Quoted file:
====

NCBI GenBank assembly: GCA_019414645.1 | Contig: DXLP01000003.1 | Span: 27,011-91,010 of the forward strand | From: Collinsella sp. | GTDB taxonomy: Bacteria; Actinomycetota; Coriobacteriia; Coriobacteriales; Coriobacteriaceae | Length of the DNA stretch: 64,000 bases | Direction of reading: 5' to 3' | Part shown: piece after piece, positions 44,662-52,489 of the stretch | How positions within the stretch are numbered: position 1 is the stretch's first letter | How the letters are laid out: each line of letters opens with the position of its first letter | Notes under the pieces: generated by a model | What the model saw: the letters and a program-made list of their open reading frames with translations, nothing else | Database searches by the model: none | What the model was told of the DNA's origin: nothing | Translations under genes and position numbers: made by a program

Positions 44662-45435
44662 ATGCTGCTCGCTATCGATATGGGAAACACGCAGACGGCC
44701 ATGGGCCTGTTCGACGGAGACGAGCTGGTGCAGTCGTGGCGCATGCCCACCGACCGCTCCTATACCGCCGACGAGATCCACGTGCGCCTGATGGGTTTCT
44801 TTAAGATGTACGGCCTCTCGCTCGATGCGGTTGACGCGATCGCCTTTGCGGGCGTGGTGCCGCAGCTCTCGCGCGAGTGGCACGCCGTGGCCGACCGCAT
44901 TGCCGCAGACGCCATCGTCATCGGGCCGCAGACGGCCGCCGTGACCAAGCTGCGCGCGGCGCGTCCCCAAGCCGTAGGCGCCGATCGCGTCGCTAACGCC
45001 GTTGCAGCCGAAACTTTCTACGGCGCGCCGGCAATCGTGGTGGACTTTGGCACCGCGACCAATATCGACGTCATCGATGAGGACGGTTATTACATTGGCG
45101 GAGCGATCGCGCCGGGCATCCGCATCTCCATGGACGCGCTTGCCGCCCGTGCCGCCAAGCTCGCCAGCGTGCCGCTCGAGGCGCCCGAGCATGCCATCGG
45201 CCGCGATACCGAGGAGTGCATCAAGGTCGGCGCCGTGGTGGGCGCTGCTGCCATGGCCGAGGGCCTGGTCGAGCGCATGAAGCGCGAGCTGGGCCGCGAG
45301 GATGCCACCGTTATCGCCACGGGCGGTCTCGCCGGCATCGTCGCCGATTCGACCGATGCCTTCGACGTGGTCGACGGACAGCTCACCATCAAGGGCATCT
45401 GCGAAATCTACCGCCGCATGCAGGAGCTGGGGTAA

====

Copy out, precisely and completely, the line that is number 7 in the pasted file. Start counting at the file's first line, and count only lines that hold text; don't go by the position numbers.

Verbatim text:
45001 GTTGCAGCCGAAACTTTCTACGGCGCGCCGGCAATCGTGGTGGACTTTGGCACCGCGACCAATATCGACGTCATCGATGAGGACGGTTATTACATTGGCG